Twitter has not yet explained why third-party clients such as Twitterific and Tweetbot stopped working late last week. But a new report and testing by an app developer suggests that the outages and lack of communication are intentional.
Messages in an internal Twitter Slack chat seen by The Information (subscription required) show a senior software engineer writing in a “command center” channel that “suspension of third-party applications is intentional.” Asked by another employee to talk about bullet points to use when addressing outages with product partners, a product marketing manager said Twitter had “started working on comms” but there was no delivery date, according to a report by The Information. :
Some Tweetbot users appeared to briefly regain account access early Sunday morning without being able to post, but later lost access again. This is because Tweetbot co-creator Paul Haddad replaced the app’s API keys, but all of his keys were later revoked. That result “proves that this was intentional and that we and others were specifically targeted,” Haddad wrote on Mastodon Sunday night, as noted by The Verge.
“I wouldn’t have changed the keys in the first place if there was even a shred of communication,” Haddad wrote. “I think, if nothing else, this will fuel the issue. Well, smaller but greener pastures.”
Neither Twitter nor owner Elon Musk mentioned the failure to connect third-party clients. Twitter’s status page said early Monday morning that it was all systems go, with no past incidents listed as far back as Jan. 2. “Enterprise” clients, such as business-minded apps that monitor Twitter engagement and track topics, seem to work as they do. some third-party client options, such as Twitterific for Mac.
Twitter has long maintained third-party clients that allow users and small teams to customize how they view, follow and engage with tweets at their arm’s length. Before Musk’s ownership, Twitter asked developers not to build them, restricted its API, and took away push notifications and auto-updates for customers.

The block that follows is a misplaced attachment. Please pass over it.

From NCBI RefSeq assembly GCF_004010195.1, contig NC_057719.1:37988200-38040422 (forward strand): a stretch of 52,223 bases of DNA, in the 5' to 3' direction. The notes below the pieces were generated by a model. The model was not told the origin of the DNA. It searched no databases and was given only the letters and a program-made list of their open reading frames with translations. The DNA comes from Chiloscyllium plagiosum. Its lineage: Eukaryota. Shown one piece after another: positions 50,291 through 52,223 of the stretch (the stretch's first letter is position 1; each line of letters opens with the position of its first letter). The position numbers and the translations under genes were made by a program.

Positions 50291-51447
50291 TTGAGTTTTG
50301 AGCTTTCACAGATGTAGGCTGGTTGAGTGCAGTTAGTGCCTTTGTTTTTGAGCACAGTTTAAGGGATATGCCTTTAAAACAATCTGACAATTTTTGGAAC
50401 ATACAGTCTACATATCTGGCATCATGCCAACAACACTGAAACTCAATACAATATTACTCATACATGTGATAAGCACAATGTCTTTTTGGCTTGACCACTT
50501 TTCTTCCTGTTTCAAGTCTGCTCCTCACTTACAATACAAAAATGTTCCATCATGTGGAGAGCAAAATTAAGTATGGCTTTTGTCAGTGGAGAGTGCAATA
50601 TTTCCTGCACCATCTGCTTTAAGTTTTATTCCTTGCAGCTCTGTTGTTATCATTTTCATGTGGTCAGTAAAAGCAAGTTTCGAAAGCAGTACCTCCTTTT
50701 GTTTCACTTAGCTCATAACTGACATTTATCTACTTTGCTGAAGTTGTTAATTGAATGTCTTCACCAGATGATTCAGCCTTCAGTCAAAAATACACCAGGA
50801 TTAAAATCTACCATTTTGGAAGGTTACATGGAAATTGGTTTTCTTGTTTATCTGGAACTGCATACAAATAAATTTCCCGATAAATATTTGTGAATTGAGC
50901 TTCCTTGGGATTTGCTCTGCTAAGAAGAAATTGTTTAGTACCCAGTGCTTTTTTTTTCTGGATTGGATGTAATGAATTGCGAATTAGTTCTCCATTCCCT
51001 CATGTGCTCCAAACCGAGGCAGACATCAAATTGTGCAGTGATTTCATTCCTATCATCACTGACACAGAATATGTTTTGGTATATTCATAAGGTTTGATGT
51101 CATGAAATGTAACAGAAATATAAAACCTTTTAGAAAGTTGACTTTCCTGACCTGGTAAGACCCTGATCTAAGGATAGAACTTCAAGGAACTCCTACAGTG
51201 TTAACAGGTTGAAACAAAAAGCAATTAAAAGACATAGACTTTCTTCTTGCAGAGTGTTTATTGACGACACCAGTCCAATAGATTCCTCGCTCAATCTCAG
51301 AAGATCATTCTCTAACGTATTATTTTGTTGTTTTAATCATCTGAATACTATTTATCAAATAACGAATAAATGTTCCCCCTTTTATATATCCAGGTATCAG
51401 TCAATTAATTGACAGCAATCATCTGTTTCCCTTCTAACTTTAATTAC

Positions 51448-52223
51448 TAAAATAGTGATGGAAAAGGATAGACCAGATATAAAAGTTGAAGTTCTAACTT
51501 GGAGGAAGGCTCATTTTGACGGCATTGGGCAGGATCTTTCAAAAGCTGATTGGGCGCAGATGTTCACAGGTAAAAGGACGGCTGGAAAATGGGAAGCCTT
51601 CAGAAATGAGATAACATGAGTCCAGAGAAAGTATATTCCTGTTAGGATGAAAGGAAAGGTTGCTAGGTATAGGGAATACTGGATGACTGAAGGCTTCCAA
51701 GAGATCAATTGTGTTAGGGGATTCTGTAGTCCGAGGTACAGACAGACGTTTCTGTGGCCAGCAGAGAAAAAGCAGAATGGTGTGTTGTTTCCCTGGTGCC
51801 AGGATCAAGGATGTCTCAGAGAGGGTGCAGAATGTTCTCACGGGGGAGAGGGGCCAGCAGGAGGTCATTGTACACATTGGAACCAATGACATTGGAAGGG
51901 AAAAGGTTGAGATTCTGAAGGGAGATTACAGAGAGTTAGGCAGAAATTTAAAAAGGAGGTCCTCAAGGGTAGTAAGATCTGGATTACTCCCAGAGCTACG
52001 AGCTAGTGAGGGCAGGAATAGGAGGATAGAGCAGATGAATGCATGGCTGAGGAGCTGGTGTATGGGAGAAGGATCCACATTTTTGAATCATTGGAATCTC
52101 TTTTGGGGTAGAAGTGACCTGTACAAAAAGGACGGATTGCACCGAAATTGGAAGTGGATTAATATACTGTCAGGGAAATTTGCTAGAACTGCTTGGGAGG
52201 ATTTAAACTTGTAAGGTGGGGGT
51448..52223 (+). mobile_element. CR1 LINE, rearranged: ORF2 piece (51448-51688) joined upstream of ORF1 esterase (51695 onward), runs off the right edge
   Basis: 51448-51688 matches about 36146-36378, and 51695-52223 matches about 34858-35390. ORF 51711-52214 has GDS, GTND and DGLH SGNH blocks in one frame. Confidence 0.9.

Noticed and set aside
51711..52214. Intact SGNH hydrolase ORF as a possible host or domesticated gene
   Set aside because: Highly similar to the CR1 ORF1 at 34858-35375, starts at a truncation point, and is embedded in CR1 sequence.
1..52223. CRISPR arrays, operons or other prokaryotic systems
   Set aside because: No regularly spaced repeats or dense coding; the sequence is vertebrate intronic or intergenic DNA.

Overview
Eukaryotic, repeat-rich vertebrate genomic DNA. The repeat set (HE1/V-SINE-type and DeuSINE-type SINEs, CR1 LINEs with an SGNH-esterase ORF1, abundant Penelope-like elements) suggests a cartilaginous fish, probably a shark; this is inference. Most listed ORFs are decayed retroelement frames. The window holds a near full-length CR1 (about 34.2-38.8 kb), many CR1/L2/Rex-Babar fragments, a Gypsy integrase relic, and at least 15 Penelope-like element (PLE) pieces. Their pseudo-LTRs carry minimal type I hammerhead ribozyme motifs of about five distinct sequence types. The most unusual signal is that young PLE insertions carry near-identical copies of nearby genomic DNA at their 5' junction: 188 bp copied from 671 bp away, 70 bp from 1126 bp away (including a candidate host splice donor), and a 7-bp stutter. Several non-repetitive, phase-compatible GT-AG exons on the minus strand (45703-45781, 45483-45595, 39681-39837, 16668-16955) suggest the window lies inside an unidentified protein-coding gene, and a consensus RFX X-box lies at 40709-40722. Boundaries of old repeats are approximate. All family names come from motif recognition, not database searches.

Musk’s ownership, which began with sweeping layoffs and has consistently seen the company rapidly change policies and make its intent difficult to decipher, has led some industry observers and technology experts to wonder if the third-party API shutdown was simply an infrastructure failure. the company couldn’t fix it quickly.
But a more likely explanation involves advertising revenue. To explain his deep cuts at the company, Musk said in mid-December that Twitter was on track to be “$3 billion in negative cash flow.” The cash crunch is largely due to the $1.5 billion in debt service needed to finance Musk’s takeover, as well as a sharp decline in advertising revenue since his acquisition. Twitter has repeatedly sued landlords for expiring leases.
Twitter recently changed its iOS app to default to a tab that shows an algorithm-based “For You” feed, requiring users to regularly tap on it to view a more reverse-chronological “Follow” feed. Third-party clients traditionally offer much more control over how users can sort their feeds, and notably, they don’t display ads for Twitter’s “boosted” tweets. The company recently offered deeply incentivized ad packages after a sharp decline in its ad sales.
We could not reach Twitter for comment because its public relations and communications departments no longer exist. Musk’s last tweet, shortly after midnight on January 16, A lightly coded swipe on media as quietly state-controlled.